How have UK midwifery units, and the women planning birth there, changed over the past 15 years?
Jennifer MacLellan, Nuffield Department of Primary Heath Care
Since 2014, guidance across the UK has advised that women at low risk of complications should have a choice about where to give birth, and that midwifery units are “particularly suitable”. Between 2010 and 2015 the number of midwifery units, and the percentage of births taking place in midwifery units, increased, but there are no published data about changes since then.
Since 2015, a number of drivers may have had an impact on the number and proportion of births taking place in midwifery units, on the characteristics and outcomes of women planning birth there, and on the experiences and morale of midwives working in midwifery units. These include: successive investigations raising concerns about team working in settings with midwifery units; midwifery staff shortages; and the Covid-19 pandemic, which led to widespread closures of midwifery units.
The aim of this project is to inform national maternity care policy by providing evidence about the changing landscape of UK midwifery unit provision and utilisation, and the experiences and morale of midwives working in these settings.
RESEARCH EXPERIENCE, RESEARCH METHODS AND TRAINING
The project will involve a wide range of research skills, including: secondary analysis of quantitative data; primary data collection and analysis of quantitative and qualitative data; writing for publication and presentation at scientific meetings.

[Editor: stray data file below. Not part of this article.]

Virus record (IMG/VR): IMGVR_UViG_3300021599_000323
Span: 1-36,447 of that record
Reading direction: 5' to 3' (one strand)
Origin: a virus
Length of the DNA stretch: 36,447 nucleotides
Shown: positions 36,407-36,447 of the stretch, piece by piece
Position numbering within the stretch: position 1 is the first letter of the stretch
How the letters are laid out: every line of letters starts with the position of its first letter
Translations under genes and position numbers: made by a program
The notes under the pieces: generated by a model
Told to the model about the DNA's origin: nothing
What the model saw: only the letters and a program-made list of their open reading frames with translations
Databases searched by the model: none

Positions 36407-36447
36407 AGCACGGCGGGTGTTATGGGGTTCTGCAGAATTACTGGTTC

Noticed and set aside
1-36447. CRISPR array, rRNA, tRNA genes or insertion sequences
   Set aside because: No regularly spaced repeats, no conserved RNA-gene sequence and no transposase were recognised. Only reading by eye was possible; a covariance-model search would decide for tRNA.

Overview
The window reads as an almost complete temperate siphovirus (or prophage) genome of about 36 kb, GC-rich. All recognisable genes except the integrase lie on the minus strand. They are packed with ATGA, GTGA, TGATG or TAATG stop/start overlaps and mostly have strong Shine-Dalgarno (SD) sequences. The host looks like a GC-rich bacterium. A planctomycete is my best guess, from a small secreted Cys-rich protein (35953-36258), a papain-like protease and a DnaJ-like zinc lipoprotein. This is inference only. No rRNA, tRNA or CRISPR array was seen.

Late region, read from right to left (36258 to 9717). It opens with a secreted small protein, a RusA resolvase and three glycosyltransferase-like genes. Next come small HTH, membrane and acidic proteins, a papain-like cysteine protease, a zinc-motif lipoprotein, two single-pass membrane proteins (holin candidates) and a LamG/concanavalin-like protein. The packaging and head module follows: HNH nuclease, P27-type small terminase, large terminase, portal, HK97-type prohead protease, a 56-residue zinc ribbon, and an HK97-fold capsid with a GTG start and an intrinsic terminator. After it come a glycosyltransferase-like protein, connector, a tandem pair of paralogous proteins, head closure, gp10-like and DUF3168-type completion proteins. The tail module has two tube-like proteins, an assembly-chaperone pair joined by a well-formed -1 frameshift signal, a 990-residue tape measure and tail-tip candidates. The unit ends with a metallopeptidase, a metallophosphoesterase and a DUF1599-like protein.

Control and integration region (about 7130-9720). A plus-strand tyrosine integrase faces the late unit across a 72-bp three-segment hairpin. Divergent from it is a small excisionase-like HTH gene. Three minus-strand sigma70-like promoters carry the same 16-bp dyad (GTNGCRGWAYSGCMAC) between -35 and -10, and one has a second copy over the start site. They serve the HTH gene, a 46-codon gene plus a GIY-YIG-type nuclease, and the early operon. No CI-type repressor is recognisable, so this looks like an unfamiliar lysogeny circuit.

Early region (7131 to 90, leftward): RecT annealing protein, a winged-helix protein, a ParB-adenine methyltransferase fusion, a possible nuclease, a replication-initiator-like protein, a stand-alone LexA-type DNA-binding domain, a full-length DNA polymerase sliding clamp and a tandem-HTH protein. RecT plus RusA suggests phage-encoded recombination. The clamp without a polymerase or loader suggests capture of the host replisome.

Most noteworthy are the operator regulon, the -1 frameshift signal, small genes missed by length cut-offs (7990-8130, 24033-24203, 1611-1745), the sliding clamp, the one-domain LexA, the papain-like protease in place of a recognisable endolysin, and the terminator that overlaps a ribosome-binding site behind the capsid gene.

Proposed components of this project include:
- secondary analysis of data collected by the UK Midwifery Study System (UKMidSS) since 2016 about the number of UK midwifery units and the numbers of women giving birth in these settings, and national data about the overall number of births
- primary data collection using UKMidSS about the characteristics and outcomes of women giving birth in midwifery units, and comparison with data collected in the Birthplace study in 2008-10
- a qualitative study to explore the experiences and morale of midwives working in UK midwifery units
The student will be expected to write up their results in papers for publication in peer-reviewed journals as they complete each stage of their research.
FIELD WORK, SECONDMENTS, INDUSTRY PLACEMENTS AND TRAINING
Based in the National Perinatal Epidemiology Unit, the student will be part of a thriving and stimulating multi-disciplinary research environment. Training will be provided in data management and analytic methods using Stata and qualitative interviewing and analysis. The student will also have access to a range of training in transferable and research skills.
This project is suitable for a student with previous training and/or a qualification in public health or a related discipline, who has an interest in maternal health and is keen to develop their skills in quantitative and qualitative research.